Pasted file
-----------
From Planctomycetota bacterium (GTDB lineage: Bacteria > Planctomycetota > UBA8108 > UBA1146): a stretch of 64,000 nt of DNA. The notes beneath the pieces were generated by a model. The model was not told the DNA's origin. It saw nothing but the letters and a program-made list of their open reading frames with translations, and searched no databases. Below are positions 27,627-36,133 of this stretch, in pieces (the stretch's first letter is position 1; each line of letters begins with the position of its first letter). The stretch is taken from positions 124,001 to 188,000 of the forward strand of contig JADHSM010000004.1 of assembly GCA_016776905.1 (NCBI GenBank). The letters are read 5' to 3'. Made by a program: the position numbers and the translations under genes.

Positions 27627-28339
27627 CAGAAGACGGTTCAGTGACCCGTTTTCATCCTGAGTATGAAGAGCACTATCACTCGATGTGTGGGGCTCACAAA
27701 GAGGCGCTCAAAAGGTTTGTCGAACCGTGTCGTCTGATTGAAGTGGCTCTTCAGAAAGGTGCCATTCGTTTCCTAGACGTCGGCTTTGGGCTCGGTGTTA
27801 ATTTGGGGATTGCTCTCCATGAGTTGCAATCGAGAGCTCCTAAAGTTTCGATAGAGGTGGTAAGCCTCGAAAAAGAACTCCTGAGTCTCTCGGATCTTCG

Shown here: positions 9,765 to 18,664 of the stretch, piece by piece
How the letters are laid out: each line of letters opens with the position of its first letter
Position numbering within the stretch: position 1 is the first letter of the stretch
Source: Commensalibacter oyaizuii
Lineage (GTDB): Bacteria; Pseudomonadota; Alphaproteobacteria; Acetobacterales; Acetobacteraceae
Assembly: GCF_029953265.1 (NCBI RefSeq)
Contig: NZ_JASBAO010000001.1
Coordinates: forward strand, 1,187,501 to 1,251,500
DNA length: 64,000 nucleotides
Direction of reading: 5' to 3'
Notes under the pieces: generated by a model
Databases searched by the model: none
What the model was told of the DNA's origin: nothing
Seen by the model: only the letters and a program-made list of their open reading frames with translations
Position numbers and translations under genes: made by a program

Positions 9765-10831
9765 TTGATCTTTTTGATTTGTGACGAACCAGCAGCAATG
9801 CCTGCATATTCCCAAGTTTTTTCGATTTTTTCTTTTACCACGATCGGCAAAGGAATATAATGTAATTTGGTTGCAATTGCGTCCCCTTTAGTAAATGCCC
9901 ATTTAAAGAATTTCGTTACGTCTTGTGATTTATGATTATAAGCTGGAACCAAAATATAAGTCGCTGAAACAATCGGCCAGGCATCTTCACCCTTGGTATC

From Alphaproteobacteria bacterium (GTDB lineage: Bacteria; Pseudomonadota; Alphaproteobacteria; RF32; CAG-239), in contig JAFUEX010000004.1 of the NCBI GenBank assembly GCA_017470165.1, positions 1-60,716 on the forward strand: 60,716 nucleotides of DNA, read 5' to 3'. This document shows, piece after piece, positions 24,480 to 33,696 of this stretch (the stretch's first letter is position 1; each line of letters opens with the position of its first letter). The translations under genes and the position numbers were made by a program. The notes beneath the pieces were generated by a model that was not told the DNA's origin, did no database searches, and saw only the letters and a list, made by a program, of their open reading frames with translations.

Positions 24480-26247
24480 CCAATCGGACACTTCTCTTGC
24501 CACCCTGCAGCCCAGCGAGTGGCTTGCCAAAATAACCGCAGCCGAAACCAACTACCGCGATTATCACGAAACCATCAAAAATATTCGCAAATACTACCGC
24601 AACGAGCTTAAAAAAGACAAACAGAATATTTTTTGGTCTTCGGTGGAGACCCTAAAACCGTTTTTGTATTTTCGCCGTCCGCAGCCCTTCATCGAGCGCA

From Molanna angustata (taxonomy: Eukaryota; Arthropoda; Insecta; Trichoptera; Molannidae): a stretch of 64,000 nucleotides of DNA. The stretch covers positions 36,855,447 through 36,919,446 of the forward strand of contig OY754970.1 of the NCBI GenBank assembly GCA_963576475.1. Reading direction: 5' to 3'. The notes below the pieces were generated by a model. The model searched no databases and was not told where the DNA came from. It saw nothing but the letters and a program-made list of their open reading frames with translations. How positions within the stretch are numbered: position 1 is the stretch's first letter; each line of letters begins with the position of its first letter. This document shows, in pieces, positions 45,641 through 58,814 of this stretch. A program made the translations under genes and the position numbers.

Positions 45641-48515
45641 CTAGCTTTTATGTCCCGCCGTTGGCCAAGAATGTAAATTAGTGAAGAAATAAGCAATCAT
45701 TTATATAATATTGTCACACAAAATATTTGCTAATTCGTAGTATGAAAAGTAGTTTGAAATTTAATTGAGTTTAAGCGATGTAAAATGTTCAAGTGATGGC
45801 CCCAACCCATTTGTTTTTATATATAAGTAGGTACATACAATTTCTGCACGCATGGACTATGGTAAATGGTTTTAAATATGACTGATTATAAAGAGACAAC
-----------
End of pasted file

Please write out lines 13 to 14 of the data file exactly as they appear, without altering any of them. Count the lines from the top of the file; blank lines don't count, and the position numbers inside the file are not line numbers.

Coordinates: forward strand, 1,187,501 to 1,251,500
DNA length: 64,000 nucleotides